Nelson is tasked with steering the paper’s transition, and she spoke about the move at the recent fundraising-focused Lenfest Seminar, which brought together leaders from around the country to discuss best practices in journalism fundraising. In her talk at the summit — and in a follow-up interview — Nelson spoke about the reason behind the change, the progress so far, and the challenges and opportunities that come with that 501(c)(3) status.

The decision to change the Tribune’s tax status certainly comes with its growing pains, Nelson said in an interview. She described it as “giving birth to a brand new organization that also has a lot of employees and a lot of legacy activities.”

“I’ve never done that before,” Nelson added. “I’ve started plenty of nonprofits but never with a lot of mouths to feed and a product to get out every day.”

Even though the IRS approved the UJF as a nonprofit, The Tribune is still waiting for IRS approval of its own nonprofit status. Nelson said organizations often receive a set of questions to answer based on their application, but she’s gotten no such request yet.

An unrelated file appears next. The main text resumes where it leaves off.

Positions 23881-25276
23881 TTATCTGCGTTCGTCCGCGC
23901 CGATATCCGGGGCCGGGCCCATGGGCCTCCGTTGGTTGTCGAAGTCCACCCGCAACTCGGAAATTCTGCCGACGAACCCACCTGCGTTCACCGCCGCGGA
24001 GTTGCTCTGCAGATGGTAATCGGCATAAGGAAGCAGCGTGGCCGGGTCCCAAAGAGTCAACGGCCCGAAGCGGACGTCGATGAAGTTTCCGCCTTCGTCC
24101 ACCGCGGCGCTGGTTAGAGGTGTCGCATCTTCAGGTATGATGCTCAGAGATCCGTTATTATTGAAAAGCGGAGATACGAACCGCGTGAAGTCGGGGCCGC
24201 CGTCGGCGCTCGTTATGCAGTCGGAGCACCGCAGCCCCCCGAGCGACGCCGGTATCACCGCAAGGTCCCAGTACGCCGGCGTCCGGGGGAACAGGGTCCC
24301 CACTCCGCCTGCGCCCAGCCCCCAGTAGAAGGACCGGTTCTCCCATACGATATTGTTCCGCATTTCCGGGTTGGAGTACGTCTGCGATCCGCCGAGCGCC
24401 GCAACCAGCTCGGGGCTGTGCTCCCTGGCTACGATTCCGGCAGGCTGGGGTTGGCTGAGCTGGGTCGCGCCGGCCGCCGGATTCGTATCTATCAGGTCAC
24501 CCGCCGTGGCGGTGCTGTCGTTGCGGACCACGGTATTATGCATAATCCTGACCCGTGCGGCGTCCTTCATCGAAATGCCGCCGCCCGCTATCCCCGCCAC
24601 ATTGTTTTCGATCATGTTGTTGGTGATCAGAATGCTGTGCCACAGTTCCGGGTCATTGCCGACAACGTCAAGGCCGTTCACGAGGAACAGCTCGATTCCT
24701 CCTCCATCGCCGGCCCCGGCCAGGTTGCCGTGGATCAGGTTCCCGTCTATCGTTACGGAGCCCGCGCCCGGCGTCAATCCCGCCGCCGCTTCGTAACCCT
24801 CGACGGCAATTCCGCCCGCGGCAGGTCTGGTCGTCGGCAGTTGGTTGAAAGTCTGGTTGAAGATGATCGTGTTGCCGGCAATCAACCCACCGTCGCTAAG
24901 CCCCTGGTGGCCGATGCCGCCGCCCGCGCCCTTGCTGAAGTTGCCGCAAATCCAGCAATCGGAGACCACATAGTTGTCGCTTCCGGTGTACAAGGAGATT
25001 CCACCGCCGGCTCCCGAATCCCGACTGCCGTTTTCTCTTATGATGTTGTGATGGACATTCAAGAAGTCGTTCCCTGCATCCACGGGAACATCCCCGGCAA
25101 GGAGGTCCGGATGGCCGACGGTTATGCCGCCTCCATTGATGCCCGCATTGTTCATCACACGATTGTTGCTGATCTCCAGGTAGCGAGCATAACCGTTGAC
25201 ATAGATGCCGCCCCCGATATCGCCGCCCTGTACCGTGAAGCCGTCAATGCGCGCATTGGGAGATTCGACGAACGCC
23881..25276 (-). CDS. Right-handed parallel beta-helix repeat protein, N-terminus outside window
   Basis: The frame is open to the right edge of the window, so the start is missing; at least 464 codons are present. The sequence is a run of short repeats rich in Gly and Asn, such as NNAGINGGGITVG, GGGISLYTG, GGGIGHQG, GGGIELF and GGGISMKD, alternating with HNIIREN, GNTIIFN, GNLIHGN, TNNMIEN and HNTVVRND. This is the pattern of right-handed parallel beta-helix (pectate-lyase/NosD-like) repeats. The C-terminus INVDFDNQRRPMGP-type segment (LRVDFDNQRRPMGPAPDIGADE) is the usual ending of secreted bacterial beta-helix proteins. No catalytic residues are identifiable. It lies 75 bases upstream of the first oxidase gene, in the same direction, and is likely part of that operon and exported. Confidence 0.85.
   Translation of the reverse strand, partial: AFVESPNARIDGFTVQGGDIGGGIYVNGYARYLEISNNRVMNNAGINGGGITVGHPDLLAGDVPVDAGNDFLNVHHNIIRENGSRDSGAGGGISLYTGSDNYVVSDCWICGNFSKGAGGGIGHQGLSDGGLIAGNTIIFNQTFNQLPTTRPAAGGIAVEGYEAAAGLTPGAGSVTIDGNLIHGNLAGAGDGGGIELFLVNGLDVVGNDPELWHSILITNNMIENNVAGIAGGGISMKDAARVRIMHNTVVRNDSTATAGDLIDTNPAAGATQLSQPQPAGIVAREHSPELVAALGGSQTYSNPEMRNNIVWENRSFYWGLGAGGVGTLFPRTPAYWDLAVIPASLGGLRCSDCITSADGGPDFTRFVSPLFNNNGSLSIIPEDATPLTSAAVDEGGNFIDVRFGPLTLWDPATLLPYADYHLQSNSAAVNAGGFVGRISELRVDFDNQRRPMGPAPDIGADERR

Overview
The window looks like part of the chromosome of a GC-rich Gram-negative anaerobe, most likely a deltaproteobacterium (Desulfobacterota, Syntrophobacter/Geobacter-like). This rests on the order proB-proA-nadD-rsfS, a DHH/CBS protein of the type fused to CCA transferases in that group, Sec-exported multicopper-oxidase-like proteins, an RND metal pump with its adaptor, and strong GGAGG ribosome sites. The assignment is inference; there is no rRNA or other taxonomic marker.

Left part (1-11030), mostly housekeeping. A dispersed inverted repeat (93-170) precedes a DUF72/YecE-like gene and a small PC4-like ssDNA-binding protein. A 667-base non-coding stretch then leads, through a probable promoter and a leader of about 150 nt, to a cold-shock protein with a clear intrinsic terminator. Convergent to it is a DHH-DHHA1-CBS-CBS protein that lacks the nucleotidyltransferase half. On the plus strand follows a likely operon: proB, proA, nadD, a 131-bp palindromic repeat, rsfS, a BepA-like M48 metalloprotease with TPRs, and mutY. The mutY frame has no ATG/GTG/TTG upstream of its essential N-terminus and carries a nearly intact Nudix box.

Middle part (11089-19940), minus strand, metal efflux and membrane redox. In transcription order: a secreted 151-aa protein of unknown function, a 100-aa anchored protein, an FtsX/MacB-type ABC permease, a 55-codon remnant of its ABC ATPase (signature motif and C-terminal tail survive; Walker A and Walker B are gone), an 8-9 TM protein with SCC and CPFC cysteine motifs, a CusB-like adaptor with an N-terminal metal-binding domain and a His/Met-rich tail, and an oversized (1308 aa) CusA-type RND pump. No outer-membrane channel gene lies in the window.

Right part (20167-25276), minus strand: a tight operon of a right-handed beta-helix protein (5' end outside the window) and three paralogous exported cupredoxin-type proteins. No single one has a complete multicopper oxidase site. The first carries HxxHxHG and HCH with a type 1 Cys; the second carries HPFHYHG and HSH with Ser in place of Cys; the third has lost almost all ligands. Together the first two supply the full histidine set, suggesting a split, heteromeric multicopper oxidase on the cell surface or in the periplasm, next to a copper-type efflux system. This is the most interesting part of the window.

Still, she’s optimistic.

“I take it as a good sign that they put the foundation through,” she said, speaking about UJF. “And we’re hopeful that it means that they’re moving quickly on the other as well, but obviously it’s impossible to know.”

In the meantime, in addition to raising funds for UJF’s endowment, Nelson is tackling the preliminary tasks that come with starting a nonprofit, from planning the first board meeting to switching over to a new accounting system.


While the IRS may not have yet given its stamp of approval, Nelson doesn’t see any reason that it won’t. In her view, the Tribune has always functioned as a nonprofit of sorts, especially since people in the community feel a sense of ownership over it.

“They get really upset when you drop one of the comics, they write letters to you,” Nelson said. “I mean, there’s not a lot of other businesses where people are encouraged to write you letters and rip your face off.”